My life, to this point, had become about dust and books.
I sat at my desk, thumbing through a late Victorian copy of Tennyson's Idylls of the King, marking passages with ripped fragments of a document; the Dean's last memorandum, inciting the English Department toward recycling and energy conservation. Good employees read memorandums thoroughly and strive to achieve the goals outlined. That's exactly what I was doing. I'm a good employee.
A late afternoon ray of sun silently crept through my office window, casting shadows of branched leaves over my bookshelves. The sunlight accented the dust on my shelves in a highly offensive way, as if to say, "Yo, Angela, you missed a spot."
Fuck off, sun.
I finished marking the last passage of Tennyson with a scrap of torn paper that read:
"...indeed, it is our duty to...
post-consumer materials inherently redu- ...
...my colleagues, we must help one an-..."
I closed the book with a punctuated thwap. Take that sunlight. Take that Dean Warren. I'm going home. I stood up, and reached for the pea coat slung haphazardly on the back of my office chair, and wrapped my scarf around my neck. It might have been sunny, but it was the middle of November - solar heat was a myth. I slung my messenger bag over my chest so that the bag was hanging diagonally down my back, and picked up a stack of papers as tall as my Newfoundlander. I could barely make out the top of my office door over the dead tree carcasses in my arms.
Keys ... I have keys around here somewhere ... on my desk ... next time put the keys in your pocket first, dumb ass ... if I could only find the ring ... maybe if I reach with my middle finger ...
"Hi Professor! I just stopped by to drop off my ter - Professor! You're going to kill yourself! Let me help you!!"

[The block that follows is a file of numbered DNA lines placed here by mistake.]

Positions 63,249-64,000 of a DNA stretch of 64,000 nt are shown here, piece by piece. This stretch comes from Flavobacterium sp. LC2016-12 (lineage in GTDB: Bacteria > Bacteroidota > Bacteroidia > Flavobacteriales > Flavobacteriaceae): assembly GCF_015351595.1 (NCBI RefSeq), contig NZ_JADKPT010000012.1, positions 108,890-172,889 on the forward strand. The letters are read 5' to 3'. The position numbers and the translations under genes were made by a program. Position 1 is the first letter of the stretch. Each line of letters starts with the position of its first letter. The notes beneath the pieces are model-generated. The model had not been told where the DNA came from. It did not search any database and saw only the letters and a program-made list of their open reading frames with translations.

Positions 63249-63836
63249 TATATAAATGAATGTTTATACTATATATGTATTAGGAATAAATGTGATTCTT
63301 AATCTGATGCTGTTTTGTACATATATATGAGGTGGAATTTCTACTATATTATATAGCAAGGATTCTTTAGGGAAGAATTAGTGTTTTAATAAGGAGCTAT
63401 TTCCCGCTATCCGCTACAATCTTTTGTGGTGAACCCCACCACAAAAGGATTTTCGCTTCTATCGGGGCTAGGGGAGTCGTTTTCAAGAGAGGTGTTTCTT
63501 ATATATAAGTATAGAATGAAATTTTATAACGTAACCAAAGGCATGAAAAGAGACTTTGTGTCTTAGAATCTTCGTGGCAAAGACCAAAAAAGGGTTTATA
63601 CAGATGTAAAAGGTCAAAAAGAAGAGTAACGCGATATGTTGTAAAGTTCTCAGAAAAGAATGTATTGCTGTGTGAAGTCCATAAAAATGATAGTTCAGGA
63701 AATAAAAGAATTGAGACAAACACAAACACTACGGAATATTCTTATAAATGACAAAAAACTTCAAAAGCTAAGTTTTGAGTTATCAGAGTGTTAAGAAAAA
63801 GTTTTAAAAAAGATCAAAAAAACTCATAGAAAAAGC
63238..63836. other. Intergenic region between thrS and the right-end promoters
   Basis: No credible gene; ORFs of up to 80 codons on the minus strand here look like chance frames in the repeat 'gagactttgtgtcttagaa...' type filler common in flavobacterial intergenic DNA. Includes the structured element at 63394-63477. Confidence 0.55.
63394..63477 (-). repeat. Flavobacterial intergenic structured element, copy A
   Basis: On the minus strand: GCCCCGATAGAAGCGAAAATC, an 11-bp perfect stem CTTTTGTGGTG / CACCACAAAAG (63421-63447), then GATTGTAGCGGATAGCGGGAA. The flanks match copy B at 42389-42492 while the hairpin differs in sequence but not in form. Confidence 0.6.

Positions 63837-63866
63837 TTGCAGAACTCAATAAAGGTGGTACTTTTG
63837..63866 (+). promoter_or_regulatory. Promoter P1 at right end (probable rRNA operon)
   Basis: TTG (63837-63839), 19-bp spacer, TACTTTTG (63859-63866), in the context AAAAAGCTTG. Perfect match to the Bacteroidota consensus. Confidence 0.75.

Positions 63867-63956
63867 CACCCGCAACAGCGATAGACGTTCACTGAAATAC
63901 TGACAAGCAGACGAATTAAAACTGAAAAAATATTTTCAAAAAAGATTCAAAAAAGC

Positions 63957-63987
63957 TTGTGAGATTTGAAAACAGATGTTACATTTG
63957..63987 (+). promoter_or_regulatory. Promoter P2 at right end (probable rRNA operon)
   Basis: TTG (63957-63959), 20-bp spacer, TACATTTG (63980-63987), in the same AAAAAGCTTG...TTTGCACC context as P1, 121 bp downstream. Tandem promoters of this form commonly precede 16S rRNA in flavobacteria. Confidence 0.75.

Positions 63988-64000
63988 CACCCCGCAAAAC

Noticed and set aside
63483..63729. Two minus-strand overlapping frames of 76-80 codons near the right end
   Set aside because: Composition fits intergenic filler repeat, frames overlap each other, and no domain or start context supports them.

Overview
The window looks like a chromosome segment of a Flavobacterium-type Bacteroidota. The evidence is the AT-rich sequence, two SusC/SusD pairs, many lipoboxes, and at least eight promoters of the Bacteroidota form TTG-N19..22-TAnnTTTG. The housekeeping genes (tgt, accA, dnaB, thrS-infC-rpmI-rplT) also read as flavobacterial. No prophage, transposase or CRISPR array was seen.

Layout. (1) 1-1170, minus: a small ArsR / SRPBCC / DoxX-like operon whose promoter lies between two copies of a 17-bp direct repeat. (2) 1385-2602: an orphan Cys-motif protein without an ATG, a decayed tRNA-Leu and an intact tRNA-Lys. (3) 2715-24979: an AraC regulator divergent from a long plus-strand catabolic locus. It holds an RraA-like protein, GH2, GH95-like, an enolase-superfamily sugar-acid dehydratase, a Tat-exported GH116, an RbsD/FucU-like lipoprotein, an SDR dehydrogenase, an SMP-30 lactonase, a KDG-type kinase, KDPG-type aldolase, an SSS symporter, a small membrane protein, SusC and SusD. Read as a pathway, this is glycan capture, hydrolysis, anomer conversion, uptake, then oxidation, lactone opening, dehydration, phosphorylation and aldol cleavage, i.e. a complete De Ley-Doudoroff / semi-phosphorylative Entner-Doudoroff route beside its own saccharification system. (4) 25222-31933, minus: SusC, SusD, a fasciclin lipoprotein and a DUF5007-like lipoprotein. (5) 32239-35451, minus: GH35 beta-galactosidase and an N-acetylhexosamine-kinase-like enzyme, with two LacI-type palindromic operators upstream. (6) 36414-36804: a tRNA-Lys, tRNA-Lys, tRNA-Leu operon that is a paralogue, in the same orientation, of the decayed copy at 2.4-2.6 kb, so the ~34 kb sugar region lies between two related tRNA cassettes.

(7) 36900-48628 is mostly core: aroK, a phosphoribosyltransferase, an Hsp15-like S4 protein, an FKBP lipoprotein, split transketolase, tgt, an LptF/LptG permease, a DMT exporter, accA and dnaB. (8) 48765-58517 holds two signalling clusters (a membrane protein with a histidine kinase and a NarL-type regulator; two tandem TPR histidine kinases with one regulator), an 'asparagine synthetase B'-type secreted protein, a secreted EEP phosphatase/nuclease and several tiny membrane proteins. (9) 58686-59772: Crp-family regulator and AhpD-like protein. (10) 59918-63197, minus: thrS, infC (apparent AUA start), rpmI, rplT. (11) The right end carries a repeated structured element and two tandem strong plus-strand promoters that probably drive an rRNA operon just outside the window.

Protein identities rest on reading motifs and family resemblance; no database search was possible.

Wendy Windsor stood somewhere in front of me, though I could only see pieces of her nut brown hair frantically swaying from one side to the other of the massive pile in front of my face. She took a large chunk from the middle of the pile before I could tell her that I had arranged the papers alphabetically, by class. Ah well. I'd do it again later. Have English nerd - will alphabetize.
Wendy Windsor was an incredibly petite student of mine, with straight bobbed hair and enthusiastic green eyes. She was the kind of student who lost pens in every pocket, of any article of clothing she happened to be wearing that day. And though sometimes clumsy, she was incredibly bright and well-liked by the other women of the college. She was constantly consuming non-sweetened iced tea in 16 ounce plastic cups with lids and bendy straws, which she purchased from the student coffee shop on the other end of campus. Other Wendy trade marks included a slight hint of jasmine - either from shampoo or lotion; a white and purple polka-dot scarf, worn through all-seasons due to constant coldness, and a navy blue and gold Wellesley College sweatshirt. She was a poster child, and she was my favorite.
"Hi Wendy. Thanks." I managed to blurt out. "I'm sorry, you stopped by to ...?"
"You're welcome, professor. I came by to drop off my end of term paper. I thought I'd turn it in early before you had to grade anything, but it looks like I'm really late!"
"No Wendy. You're not late, I am. These papers are the mid-terms." She stared at me blankly. "From last month. I thought I'd finally grade them over the long weekend. Wishful thinking, maybe."
"Oh Professor! I could come over and help, if you want!"
"Do you mean to tell me you have no plans? Four days of Thanksgiving break, and you're not going home? Are you kidding me?"
"No! I mean, yes, I was driving home after dropping this off, but I can stay! Seriously! A couple of my house mates are here all weekend anyway, and are-"
"But professor, I really can-"
"Wendy. Go home. The next month is going to be rough. Rest. Eat. Sleep. Do something crazy. Go see a movie."